For many North Texans, Thursday's Thanksgiving feast might be the first time celebrating with loved ones since 2019.
So how can we best protect ourselves from COVID-19 during family gatherings?
The biggest takeaway in a conversation with Dallas County Health and Human Services director Dr. Philip Huang – vaccines are the best defense at the Thanksgiving dinner table.
“You’re five to eight times less likely to get an infection, 10 times less likely to be hospitalized, and 11 times less likely to die if you’re vaccinated. We’re seeing in our own numbers that 85% to 90% of hospitalizations and deaths are in unvaccinated persons. This is preventable,” he told NBC 5.
Looking at the latest numbers, Huang shared that COVID-19 cases and hospitalizations had been declining since the delta variant spike in August and September. The county even dropped the covid risk level from red to orange around Halloween.
“This is something we were concerned about and warning about the last time we were able to go from red to orange,” said Huang. “We still need to not let our guard down and be careful.”
But in the last few weeks, Huang said case numbers and hospitalizations have flattened and have started increasing again across North Texas and the country as we enter the crucial holiday season.
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"As we're going into the holidays, Thanksgiving and Christmas, it’s definitely pretty precarious. We're seeing what's happening in some of the other parts of the country, like Colorado and the Northeast, where some of them are really hitting extremely high numbers,” he said. “We're also getting into the colder weather, people are indoors more and closer together. And the other thing is, people are really starting to let their guard down.”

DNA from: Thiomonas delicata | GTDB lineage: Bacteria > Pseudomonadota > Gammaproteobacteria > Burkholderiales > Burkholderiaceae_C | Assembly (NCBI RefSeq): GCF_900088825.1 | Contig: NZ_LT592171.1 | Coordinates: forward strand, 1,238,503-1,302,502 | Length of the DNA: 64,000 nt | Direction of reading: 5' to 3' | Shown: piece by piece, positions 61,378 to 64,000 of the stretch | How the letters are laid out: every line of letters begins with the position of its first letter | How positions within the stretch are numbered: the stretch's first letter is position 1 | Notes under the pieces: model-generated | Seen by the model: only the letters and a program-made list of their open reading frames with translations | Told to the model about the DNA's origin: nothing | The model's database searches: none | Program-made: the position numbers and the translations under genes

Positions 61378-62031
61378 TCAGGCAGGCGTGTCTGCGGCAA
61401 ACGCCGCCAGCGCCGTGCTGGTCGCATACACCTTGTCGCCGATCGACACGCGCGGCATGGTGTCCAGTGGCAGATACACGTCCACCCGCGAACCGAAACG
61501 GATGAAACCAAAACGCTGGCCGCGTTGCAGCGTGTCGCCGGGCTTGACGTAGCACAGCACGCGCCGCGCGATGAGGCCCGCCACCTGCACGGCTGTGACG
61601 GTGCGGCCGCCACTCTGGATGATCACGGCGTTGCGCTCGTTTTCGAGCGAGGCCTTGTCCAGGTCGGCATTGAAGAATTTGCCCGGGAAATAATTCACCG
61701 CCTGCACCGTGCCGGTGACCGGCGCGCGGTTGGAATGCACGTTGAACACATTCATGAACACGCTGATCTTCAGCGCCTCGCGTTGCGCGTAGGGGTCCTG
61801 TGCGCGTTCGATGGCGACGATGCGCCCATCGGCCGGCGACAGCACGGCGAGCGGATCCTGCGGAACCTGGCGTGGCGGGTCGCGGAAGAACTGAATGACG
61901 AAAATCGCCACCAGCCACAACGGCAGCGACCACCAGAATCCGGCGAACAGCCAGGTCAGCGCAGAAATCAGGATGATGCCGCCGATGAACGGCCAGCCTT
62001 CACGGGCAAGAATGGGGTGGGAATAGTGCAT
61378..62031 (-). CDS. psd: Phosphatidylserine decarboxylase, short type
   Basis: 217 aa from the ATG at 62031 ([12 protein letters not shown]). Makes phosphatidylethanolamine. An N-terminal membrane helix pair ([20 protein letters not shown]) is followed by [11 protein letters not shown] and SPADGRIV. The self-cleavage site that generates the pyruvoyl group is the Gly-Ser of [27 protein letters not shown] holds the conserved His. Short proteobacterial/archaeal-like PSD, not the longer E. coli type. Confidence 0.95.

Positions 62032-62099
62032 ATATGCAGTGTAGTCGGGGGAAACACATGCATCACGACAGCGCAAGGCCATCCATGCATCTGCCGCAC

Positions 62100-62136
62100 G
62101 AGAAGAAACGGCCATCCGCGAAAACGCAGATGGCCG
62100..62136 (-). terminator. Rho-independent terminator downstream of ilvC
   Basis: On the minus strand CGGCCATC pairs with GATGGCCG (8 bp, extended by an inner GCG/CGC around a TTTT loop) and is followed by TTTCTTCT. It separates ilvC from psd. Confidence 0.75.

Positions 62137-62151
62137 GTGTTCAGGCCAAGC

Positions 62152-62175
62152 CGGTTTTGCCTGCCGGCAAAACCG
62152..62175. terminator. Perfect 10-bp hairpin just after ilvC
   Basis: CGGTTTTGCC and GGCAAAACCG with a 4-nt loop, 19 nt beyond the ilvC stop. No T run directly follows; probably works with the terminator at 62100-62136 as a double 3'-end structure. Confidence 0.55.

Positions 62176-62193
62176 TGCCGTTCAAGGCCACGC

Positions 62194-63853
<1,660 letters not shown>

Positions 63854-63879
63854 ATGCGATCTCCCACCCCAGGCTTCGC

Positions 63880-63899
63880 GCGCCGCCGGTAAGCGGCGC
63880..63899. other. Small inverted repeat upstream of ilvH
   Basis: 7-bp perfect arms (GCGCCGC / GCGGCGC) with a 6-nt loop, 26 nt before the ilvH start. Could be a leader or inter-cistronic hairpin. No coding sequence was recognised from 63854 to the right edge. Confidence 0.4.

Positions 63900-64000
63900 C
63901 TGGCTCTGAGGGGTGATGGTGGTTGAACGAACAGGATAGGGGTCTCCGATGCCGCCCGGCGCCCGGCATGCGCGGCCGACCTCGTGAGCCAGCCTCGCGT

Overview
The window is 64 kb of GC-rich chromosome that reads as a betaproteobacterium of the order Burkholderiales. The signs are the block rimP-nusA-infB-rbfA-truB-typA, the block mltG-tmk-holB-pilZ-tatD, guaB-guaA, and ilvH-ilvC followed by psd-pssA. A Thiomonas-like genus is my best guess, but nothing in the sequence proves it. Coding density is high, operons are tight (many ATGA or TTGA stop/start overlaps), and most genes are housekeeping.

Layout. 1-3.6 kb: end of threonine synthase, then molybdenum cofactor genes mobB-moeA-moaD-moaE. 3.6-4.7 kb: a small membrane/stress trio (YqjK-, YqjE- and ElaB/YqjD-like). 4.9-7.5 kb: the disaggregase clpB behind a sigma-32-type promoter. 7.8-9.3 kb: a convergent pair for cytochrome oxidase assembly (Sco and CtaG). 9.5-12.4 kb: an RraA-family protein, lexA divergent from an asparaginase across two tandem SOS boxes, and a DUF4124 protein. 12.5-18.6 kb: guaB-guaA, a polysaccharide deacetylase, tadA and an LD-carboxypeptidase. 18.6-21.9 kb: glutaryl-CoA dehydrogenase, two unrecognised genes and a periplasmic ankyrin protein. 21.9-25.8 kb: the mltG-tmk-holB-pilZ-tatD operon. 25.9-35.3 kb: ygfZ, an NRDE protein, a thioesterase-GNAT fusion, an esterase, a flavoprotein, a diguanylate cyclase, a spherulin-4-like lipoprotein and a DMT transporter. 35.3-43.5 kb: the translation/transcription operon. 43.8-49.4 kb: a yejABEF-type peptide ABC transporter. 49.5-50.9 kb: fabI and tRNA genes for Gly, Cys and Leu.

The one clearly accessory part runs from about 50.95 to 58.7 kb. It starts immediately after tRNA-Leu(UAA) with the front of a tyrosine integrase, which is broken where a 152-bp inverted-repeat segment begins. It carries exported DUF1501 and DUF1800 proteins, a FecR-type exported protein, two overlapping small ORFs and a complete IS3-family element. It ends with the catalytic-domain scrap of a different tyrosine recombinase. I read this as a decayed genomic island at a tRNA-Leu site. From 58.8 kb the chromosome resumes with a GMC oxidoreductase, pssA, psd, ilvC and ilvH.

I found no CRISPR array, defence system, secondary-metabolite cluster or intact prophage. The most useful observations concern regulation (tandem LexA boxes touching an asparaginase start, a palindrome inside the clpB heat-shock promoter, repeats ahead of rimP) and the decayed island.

Huang says the delta variant accounts for most cases, and that's the strain that is more easily transmissible.
“We really want people who are getting together certainly to be vaccinated. The recommendation is still that if you’re not vaccinated, you shouldn’t be traveling and shouldn’t be doing those things,” he said.
As families plan their gatherings, Huang suggests the following:
- Do a health risk assessment beforehand.
- Identify who is most at risk, such as the immune-compromised or older adults.
- Even if everyone is vaccinated, breakthrough cases are still possible.
- Make sure everyone who is attending is monitoring for COVID-19 symptoms, which in breakthrough cases can be mild and look like allergies.
- If you have concerns with unvaccinated guests, set up outdoors like at a park.
- Open windows to create more ventilation.
- Create distance in indoor spaces and create a plan for unvaccinated young children.
- Consider scaling back on the number of people attending a dinner.
- Look into requiring vaccinated guests only or ask for guests to provide a negative COVID test.
“It all depends on how we as a community respond and what we do,” said Huang. “We know these things can slow it down and they worked in the past. If we can do these common sense things, in addition to getting the vaccine, that's the most important thing."
Dallas County health officials are also sending an urgent reminder about flu season as we enter the months where flu deaths typically increase.
Huang said it's not too late to get your flu shot, which is safe to get at the same time as your COVID-19 boosters or initial shots.
“We certainly don’t want to have a bad flu season on top of COVID,” he said.